A blog by a gastroenterologist about food and the gut in health and disease
Monday, February 14, 2011
Celiac linked genetically to autoimmune disorder of childhood
Researchers from the University of Manchester, England have published genetic DNA data that confirms a link between Celiac disease and diabetes to an autoimmune disorder in children, Juvenile Rheumatoid Arthritis (JRA). This is still a new concept to many physicians. In my experience, most Rheumatologists (autoimmune arthritis specialists) are skeptical of a link between Celiac and autoimmune arthritis conditions. Most pediatric endocrinologists and many adult endocrinologists (diabetes specialists) are aware of the link between Celiac and type I (juvenile onset, insulin dependent diabetes) and routinely screen their patients for Celiac disease.
Those of us acquainted with the plight of those with Celiac and gluten sensitivity frequently see the association of gluten and autoimmune disorders. Many of these patients who already have a autoimmune disorder are frustrated, even angry, that gluten sensitivity was not considered before they developed an irreversible autoimmune disorder. Many continue to be frustrated that their physicians give little credence to the role of gluten in their arthritis symptoms.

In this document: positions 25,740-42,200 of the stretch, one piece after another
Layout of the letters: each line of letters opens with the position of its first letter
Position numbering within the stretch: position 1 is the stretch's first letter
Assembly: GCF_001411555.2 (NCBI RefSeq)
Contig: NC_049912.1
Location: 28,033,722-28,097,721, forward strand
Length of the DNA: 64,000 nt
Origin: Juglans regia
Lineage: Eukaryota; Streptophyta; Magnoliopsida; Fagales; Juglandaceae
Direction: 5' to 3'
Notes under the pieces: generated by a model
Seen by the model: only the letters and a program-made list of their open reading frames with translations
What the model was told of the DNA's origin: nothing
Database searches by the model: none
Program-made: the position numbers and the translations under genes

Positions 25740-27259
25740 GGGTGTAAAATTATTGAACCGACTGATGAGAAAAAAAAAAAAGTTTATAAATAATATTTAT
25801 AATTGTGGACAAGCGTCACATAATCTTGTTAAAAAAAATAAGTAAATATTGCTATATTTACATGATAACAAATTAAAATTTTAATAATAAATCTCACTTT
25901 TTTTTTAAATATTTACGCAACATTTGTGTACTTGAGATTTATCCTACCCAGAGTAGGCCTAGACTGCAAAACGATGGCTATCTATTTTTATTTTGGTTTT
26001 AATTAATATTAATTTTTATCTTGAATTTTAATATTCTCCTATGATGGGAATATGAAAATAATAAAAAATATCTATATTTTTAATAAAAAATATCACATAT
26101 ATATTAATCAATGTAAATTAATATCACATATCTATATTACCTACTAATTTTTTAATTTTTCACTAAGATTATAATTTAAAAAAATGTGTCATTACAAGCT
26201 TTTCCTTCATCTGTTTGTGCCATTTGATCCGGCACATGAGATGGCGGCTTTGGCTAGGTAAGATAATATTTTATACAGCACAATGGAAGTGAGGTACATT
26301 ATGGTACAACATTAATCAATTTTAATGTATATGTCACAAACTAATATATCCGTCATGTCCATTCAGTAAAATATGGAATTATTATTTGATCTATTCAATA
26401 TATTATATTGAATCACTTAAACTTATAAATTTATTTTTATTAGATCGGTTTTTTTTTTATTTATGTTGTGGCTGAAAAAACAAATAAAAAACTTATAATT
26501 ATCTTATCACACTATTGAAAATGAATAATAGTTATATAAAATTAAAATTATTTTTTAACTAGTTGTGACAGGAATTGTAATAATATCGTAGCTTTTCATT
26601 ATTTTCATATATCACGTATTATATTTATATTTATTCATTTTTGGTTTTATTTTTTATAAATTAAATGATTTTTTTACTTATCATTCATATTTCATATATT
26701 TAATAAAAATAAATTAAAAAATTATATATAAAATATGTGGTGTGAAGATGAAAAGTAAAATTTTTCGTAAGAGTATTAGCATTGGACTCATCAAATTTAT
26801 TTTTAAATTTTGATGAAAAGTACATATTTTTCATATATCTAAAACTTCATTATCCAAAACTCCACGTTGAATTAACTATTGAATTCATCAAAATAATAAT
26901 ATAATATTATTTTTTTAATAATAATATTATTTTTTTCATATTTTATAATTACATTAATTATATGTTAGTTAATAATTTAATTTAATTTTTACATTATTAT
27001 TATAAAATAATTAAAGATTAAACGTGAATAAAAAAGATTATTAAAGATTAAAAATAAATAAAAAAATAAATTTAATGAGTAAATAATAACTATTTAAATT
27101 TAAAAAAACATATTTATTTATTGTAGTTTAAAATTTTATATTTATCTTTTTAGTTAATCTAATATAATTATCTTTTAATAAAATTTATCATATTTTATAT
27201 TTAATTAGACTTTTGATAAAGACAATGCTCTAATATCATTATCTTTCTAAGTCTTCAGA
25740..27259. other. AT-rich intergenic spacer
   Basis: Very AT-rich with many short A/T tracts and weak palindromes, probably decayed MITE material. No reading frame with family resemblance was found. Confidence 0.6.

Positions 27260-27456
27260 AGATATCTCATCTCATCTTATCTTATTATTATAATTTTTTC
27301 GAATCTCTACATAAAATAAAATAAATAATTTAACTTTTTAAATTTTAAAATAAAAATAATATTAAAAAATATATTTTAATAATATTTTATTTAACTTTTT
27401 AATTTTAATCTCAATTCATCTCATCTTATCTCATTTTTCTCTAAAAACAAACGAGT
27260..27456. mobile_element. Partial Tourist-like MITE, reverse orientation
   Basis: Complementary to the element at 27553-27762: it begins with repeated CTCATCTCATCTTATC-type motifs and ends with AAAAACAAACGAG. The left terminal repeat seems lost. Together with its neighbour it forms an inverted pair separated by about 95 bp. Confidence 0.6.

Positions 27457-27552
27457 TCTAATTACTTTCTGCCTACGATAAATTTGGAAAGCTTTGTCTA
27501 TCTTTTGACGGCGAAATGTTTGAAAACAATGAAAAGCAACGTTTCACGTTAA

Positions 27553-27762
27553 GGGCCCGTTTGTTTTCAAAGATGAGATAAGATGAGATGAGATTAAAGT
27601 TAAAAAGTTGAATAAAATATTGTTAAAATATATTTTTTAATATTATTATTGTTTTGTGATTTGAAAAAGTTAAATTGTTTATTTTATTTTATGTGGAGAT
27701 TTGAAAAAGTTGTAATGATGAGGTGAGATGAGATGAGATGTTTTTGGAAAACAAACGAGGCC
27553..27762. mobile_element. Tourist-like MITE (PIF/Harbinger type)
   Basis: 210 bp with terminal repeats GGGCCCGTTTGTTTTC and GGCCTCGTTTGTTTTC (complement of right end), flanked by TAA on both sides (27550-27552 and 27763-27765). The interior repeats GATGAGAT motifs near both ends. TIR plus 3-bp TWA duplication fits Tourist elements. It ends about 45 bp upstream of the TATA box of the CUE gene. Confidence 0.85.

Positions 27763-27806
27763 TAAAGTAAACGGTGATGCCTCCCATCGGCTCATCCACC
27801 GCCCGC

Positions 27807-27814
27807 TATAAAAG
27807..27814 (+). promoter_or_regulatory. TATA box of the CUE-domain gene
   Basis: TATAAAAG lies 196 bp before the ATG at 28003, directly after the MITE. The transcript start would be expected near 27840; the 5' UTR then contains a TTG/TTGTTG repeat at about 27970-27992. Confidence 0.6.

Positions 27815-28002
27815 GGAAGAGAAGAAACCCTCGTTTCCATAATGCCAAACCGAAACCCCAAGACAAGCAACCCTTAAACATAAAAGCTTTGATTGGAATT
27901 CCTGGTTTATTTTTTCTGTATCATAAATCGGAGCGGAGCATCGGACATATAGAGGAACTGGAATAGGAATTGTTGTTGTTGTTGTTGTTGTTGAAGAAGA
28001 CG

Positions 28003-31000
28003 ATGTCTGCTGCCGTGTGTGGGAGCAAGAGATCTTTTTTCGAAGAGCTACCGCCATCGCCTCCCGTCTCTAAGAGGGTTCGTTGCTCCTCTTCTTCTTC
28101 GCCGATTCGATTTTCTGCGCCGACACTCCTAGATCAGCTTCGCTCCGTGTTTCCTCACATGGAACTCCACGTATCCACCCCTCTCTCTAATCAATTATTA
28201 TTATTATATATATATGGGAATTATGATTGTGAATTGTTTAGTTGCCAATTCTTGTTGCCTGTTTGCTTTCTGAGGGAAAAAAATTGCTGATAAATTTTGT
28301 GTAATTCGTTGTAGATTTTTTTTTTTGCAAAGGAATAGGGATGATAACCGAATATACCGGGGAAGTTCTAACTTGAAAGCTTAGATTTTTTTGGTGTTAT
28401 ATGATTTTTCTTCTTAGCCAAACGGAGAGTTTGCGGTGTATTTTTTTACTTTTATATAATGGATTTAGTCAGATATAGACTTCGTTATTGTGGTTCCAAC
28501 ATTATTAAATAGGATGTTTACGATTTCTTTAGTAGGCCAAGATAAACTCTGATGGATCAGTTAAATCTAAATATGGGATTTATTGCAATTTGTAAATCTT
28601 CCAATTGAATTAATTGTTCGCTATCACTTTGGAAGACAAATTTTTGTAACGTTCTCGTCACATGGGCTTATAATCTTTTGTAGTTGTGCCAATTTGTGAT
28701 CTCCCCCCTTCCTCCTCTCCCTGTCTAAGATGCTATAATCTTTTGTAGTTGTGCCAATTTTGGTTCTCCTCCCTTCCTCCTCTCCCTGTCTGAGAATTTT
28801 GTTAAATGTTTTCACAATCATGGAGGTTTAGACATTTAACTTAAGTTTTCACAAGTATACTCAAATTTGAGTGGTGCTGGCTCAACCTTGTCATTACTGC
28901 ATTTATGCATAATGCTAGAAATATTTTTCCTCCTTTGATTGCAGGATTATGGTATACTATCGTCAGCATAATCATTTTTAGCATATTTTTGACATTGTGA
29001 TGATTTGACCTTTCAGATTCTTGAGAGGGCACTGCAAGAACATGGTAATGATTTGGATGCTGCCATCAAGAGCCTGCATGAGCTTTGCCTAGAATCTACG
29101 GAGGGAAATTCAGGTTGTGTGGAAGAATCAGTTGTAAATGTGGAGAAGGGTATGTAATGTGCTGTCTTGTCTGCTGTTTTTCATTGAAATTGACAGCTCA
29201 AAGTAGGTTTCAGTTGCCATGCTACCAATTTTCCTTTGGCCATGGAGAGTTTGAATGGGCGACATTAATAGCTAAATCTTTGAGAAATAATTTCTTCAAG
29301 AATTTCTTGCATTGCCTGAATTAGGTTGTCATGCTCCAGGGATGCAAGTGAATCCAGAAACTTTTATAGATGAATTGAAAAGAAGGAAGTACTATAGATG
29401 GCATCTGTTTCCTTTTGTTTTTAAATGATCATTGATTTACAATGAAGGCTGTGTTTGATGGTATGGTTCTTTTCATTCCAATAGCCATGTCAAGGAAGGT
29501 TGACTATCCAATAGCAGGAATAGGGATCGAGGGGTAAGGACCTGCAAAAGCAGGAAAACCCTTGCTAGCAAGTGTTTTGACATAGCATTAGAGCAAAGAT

These researchers further lend credence to the concept that there are genetic associations to Celiac disease and autoimmune disease, in particular autoimmune arthritis. They found several DNA loci that are confirmed as being associated with Celiac disease and type I Diabetes were found linked with JRA. Some of us have raised the question whether those with known Celiac risk genetics, family history of Celiac and/or other autoimmune disease, should consider restricting or eliminating gluten. This is a concept that certainly has little support in the medical establishment thus far but continued discovery of genetic links between Celiac and other autoimmune disorders will further the discussion along within the medical community.